FB: I feel like you already do that with your screenplays. You’ve written so many screenplays that we haven’t had the pleasure of seeing. I mean they have to feel like your babies and so many of your stories didn’t make it to fruition.  Great fodder there for your novel I’m sure.


DC: Well there’s a lot more than I mentioned of course. (Laughs) I’m constantly playing with new ideas and unfortunately, things get put away as you move forward. Thanks for mentioning that, it’s really cool!


FB: Of course. If there’s anything you can share with our readers regarding those meetings of all the MASTERS OF HORROR directors at Café Bizou. Anything noteworthy you could share or impart to our readers?



DC: I was surprised how down to earth, self-effacing, and generally interested in one another’s films we all were. I grew to be closer to some of them, like Tobe Hooper, who was such a sweet guy. Did you ever get to meet him in person?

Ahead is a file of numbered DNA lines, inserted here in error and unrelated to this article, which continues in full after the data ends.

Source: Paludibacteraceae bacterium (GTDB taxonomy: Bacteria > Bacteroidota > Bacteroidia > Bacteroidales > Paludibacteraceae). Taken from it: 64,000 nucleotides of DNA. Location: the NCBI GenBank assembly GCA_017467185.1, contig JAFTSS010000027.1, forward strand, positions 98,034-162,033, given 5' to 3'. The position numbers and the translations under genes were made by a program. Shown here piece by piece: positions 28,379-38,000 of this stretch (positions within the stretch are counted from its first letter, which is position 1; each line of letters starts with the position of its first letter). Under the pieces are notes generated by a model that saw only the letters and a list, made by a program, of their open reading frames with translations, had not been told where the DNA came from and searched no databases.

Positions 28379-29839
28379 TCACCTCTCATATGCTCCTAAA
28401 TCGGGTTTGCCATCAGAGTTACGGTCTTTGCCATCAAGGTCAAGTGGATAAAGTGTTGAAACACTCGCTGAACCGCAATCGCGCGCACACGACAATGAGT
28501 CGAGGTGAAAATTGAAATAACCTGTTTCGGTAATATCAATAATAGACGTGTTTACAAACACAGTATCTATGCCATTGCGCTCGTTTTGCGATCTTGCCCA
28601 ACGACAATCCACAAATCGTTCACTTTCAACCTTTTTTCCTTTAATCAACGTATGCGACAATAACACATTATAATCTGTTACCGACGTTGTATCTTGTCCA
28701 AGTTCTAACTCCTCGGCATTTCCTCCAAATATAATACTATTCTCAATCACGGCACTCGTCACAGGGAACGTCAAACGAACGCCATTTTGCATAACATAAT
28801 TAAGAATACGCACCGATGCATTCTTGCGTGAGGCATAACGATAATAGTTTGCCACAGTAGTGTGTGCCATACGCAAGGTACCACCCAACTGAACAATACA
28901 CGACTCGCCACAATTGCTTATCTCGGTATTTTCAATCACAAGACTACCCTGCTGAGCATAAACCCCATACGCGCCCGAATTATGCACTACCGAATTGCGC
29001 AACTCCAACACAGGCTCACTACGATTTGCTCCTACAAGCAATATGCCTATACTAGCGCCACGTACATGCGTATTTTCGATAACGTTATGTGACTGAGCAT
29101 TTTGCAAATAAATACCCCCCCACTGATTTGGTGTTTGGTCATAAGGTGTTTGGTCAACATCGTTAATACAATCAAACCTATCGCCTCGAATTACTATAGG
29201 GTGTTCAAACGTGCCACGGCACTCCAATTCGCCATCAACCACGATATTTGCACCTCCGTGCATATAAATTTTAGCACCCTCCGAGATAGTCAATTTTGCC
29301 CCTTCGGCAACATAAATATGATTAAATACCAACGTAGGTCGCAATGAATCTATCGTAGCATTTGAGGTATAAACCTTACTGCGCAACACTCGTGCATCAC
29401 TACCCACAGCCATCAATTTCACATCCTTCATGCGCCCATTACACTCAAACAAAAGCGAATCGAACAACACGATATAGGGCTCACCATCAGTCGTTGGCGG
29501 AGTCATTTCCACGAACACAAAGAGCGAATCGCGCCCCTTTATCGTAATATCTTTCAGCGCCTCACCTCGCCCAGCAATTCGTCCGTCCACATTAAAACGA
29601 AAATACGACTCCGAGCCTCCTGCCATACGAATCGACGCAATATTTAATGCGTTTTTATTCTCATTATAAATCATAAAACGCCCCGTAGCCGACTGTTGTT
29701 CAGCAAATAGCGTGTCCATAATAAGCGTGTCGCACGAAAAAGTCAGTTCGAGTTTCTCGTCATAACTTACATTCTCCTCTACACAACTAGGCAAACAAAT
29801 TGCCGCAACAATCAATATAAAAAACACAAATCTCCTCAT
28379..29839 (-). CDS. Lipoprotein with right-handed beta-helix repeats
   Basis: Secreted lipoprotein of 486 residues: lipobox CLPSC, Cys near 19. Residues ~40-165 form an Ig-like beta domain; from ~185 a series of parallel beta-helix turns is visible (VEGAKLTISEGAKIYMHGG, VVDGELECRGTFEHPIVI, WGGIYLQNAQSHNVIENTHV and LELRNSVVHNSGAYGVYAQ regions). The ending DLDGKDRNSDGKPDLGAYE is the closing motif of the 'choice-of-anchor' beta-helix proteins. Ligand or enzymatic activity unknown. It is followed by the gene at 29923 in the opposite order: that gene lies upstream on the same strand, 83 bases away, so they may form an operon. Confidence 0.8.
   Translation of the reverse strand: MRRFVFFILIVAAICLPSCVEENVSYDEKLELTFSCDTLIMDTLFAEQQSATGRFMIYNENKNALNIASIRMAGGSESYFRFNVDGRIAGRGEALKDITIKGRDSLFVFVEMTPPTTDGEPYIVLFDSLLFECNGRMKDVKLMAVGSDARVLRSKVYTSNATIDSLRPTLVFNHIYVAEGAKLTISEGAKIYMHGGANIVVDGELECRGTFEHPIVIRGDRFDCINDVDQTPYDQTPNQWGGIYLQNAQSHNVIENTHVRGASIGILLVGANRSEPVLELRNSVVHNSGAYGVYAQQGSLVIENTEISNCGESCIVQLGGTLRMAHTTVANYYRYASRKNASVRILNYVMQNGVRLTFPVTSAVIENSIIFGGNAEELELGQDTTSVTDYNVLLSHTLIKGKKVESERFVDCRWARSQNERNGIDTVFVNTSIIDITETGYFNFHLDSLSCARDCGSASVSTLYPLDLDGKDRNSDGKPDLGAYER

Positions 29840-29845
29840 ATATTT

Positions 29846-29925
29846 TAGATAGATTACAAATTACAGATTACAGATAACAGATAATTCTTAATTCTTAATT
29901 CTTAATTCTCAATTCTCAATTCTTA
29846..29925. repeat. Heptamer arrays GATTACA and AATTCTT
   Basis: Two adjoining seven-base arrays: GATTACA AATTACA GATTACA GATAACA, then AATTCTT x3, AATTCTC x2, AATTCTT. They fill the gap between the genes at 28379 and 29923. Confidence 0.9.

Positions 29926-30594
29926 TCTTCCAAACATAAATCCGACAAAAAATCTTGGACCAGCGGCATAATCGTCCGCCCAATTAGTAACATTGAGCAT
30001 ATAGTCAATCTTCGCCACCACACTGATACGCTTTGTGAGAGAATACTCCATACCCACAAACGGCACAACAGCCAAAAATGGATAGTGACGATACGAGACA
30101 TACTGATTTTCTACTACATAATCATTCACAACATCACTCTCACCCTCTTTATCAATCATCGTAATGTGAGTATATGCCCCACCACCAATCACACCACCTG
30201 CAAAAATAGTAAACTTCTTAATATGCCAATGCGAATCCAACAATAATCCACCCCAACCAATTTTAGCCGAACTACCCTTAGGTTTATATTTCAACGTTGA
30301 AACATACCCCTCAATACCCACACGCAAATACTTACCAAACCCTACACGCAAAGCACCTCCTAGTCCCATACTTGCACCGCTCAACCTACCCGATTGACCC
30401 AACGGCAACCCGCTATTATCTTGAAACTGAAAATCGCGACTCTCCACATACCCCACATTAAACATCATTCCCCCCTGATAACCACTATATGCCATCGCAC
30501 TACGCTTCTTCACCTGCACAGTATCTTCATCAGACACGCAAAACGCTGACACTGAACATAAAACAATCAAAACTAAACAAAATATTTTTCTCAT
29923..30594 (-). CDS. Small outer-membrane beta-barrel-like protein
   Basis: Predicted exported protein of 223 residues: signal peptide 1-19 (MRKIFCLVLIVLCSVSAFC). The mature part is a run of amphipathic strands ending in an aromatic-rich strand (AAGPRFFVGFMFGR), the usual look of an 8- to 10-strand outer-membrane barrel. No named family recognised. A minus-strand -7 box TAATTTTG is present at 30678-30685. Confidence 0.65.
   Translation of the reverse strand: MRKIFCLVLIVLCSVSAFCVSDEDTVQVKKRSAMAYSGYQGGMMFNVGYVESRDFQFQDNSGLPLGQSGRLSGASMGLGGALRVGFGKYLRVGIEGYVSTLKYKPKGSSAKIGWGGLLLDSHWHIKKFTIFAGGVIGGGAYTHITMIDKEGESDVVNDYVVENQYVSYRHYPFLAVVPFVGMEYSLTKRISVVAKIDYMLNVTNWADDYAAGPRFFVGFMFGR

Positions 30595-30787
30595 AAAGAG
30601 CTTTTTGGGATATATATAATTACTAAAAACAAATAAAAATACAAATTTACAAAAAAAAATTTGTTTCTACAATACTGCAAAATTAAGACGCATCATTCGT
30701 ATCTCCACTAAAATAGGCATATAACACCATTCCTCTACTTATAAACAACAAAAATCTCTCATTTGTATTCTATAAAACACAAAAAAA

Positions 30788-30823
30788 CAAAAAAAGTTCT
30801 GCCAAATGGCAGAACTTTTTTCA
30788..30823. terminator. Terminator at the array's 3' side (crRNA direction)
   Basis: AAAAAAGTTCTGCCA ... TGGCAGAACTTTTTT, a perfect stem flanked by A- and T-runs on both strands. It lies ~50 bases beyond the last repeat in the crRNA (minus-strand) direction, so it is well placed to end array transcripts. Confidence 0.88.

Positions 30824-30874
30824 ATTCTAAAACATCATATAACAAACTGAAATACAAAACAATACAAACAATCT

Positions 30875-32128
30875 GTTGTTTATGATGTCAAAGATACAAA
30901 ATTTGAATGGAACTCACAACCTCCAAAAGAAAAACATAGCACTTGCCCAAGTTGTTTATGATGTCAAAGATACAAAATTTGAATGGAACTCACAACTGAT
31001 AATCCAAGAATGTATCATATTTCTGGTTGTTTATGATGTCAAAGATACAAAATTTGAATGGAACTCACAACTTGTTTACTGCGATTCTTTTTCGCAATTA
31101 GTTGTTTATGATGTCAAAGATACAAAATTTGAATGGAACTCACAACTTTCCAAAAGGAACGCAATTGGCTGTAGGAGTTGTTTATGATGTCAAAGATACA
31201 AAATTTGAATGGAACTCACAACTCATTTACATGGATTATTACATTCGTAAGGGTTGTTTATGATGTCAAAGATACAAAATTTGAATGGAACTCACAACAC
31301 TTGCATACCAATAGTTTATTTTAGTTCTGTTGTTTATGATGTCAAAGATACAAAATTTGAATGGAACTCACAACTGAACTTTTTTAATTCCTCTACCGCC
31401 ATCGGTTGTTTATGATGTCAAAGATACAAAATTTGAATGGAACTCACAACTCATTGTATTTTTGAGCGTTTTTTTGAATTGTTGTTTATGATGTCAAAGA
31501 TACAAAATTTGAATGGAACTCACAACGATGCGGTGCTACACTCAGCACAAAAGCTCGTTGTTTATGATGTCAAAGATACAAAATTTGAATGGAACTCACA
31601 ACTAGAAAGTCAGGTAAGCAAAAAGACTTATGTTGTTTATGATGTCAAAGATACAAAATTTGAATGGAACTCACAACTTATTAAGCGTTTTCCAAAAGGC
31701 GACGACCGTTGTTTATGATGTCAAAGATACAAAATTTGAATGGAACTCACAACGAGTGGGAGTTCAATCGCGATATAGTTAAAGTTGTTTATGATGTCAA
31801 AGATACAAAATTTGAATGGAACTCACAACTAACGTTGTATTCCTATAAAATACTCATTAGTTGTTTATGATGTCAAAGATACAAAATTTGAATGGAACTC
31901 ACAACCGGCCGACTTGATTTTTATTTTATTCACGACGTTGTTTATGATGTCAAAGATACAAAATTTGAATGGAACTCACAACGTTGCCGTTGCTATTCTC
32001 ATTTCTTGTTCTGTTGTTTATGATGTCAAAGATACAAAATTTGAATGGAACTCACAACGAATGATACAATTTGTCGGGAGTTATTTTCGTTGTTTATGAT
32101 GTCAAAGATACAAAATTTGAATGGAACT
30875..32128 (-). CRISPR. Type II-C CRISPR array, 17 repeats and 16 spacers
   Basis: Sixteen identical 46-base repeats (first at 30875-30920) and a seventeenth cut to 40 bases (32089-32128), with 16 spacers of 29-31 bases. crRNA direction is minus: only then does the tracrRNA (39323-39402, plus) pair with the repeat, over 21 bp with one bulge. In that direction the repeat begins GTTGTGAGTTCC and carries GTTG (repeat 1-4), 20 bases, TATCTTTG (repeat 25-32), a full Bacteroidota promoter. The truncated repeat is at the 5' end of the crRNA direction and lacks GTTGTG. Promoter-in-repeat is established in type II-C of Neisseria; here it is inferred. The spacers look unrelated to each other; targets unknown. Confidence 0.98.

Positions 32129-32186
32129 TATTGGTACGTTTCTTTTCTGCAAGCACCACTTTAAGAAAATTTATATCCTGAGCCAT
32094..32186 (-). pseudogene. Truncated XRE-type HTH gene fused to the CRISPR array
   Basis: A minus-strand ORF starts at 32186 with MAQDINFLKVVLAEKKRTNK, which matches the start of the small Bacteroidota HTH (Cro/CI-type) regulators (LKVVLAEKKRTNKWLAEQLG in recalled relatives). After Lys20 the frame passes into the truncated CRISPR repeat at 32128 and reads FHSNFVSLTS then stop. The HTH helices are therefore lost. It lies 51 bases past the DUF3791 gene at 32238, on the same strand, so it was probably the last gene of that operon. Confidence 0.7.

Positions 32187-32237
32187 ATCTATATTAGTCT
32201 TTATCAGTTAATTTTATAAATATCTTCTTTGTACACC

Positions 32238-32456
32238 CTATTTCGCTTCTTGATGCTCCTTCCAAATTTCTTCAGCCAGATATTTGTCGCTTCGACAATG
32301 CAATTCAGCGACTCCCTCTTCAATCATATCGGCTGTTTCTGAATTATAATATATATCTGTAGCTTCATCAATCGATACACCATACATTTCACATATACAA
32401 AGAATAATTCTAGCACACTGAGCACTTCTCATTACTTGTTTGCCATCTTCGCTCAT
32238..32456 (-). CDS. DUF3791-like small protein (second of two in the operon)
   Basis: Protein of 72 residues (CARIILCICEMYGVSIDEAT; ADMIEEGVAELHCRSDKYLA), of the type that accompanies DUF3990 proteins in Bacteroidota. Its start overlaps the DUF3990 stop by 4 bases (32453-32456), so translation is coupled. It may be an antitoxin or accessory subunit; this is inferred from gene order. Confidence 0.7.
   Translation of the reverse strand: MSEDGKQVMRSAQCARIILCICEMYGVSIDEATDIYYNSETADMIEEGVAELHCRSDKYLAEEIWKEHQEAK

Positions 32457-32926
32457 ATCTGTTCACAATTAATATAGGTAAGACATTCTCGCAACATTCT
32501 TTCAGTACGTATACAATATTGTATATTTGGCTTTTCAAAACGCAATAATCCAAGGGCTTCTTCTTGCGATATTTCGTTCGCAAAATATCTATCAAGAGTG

FB: No. I sadly did not.


DC: That’s too bad. He was so helpful.  He is the one who helped introduce me to Ossie Davis for BUBBA HO TEP because I had never worked with him before. It was just a wonderful time. It was supposed to be an annual event but there hasn’t been one for 2 years and I’m not sure it will continue. I met so many interesting and influential people there.  


What’s interesting about all these filmmakers is we were all raised in the film industry. We all watched a lot of different genres, we also all subscribed to the periodicals of the day, like Famous Monsters of Film Land and Fangoria.  I guess what I’m saying is, we all go to horror conventions and the entire horror genre is like a fraternity in a way.


FB: I couldn’t agree more. There’s something uniquely “everyman” within horror’s confines


DC: Yeah, we are fans too. So, a bunch of likeminded souls.


FB: What a cool club. So, when’s my invite? (Laughs)


DC: (Laughs) 

(**FB:  I’ll take the following silence as it’s in the mail???)


FB: So what is your favorite horror movie, well that wasn’t made by Don Coscarelli. (Laugh)